Roger J Kerr looks at the choices large bond fund managers are facing, wondering how these will impact our long term interest rates

Roger J Kerr looks at the choices large bond fund managers are facing, wondering how these will impact our long term interest rates

By Roger J Kerr

If you were a bond fund manager for an Asian sovereign wealth fund right now, would you be a buyer or seller of US 10-year Treasury Bonds at the current yield of 2.16%?

If I was sitting in their seat I would be running an investment strategy of reducing the duration of the US bond portfolio i.e. a seller of bonds. If the long term bond yields increase from 2.16% the risk is that the investment fund delivers negative returns as the value of the bonds go down (on a marked-to-market revaluation basis) as yields increase.

Long-term interest rates in New Zealand (beyond terms of two years) closely follow the fortunes of US long term interest rates.

Events and developments that would cause US bond yields to increase from here include:-

  • The Chinese Government take the opportunity of the current stronger bond prices (lower yields) to reduce their USD reserves by selling US Treasury Bonds and returning funds home to stabilise their Yuan currency value. The weaker USD on FX markets over recent weeks may already be evidence of this repatriation of funds strategy.
  • President Trump gets his act together and actually delivers some economic policy detail for the US infrastructure improvement investment and corporate tax cuts. The November/December 2016 “Trump reflation rally” (higher bond yields) was based on expectation of these pro-growth and inflationary policy initiatives. The rally has unwound over recent months as the markets have become disappointed at Trump’s political inability to deliver the changes.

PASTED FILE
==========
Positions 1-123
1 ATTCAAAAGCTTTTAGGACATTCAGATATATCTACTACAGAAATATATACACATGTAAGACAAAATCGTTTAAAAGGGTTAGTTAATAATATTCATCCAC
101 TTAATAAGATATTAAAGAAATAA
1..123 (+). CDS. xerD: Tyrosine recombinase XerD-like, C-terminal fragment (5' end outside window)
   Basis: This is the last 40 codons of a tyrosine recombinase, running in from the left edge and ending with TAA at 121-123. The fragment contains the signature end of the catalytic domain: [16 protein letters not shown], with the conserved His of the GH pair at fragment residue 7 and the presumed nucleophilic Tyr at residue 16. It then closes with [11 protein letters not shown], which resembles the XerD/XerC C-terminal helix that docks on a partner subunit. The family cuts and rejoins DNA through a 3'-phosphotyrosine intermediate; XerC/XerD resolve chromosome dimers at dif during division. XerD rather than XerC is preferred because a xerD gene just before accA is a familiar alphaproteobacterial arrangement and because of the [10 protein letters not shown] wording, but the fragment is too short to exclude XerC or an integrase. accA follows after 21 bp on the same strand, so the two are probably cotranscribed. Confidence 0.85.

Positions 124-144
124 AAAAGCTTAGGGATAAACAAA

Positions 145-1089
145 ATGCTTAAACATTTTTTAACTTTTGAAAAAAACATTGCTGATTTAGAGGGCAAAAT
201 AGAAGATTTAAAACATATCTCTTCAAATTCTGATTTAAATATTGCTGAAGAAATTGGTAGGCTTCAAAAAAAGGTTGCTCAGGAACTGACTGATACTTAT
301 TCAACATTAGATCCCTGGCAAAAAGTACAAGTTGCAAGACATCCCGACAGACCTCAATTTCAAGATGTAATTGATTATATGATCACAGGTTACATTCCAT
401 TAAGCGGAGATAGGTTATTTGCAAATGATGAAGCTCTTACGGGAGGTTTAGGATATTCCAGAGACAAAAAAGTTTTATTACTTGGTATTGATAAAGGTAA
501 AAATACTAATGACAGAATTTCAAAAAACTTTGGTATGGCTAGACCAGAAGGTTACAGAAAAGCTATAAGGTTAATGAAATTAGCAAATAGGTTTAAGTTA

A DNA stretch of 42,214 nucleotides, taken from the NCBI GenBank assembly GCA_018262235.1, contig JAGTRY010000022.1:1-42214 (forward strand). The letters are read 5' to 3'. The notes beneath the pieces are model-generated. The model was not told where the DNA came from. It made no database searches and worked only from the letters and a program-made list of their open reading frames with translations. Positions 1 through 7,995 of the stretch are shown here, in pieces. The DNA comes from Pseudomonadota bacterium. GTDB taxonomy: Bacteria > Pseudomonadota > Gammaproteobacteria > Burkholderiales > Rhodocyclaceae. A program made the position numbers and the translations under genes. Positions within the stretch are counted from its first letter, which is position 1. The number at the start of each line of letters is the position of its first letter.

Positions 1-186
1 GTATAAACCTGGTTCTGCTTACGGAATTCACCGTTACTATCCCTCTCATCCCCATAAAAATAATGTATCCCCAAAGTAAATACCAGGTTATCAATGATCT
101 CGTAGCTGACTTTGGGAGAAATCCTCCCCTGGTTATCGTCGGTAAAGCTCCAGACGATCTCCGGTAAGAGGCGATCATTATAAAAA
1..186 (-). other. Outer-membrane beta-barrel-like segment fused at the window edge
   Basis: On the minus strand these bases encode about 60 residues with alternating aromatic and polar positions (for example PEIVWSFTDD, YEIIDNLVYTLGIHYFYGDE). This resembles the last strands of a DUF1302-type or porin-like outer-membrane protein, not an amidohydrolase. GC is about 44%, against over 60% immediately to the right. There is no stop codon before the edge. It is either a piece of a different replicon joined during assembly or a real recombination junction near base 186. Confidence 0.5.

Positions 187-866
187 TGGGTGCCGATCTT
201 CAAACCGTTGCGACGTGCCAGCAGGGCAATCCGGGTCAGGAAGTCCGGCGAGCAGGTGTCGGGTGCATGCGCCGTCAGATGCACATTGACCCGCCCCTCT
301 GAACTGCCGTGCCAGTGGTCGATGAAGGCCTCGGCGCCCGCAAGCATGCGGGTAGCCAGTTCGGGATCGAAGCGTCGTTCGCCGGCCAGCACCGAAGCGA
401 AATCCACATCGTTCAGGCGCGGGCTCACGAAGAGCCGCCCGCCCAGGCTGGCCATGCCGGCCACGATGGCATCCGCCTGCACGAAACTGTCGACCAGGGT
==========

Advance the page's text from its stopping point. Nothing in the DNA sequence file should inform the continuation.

• Improving US economic data (thus higher inflation expectations) through their summer months. The Federal Reserve stay their current course of increasing short-term interest rates in a predictable and consistent fashion.  

Events and developments that would cause USD bond yields to decrease further from 2.16% include:-

  • Global geo-political risks around North Korea and Syria escalate. The risks for investors from this factor appears to have receded over recent weeks.
  • US economic data deteriorates over coming months and the Fed adjust to a slower rate of interest rate increases.
  • Global investors run to safe haven assets like US Treasury Bonds on speculation of a debt/credit crisis in China. Seems unlikely to occur as that aspect of the Chinese economy is commanded and controlled very tightly by the authorities in China.

Rising long-term interest rates following the Federal Reserve’s FOMC meeting in a week’s time will tell you which side of the market the bond fund managers have come down on.

Daily swap rates

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Roger J Kerr contracts to PwC in the treasury advisory area. He specialises in fixed interest securities and is a commentator on economics and markets. More commentary and useful information on fixed interest investing can be found at rogeradvice.com

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Roger,10yr UST down to 2.16%, US deficit widening & US jobs revised downwards, do you really think the Fed will be able to keep raising rates throughout 2017 & 2018 as they said they would ? I certainly don't, they will probably hike by 0.25% next week because they committed to do so but I STILL don't buy significantly higher interest rates

Agreed, no reason for rates to increase despite the best efforts of legions of experts and jawboners.....

Well government is handing out even more money for doing nothing, which is sure to generate some inflation.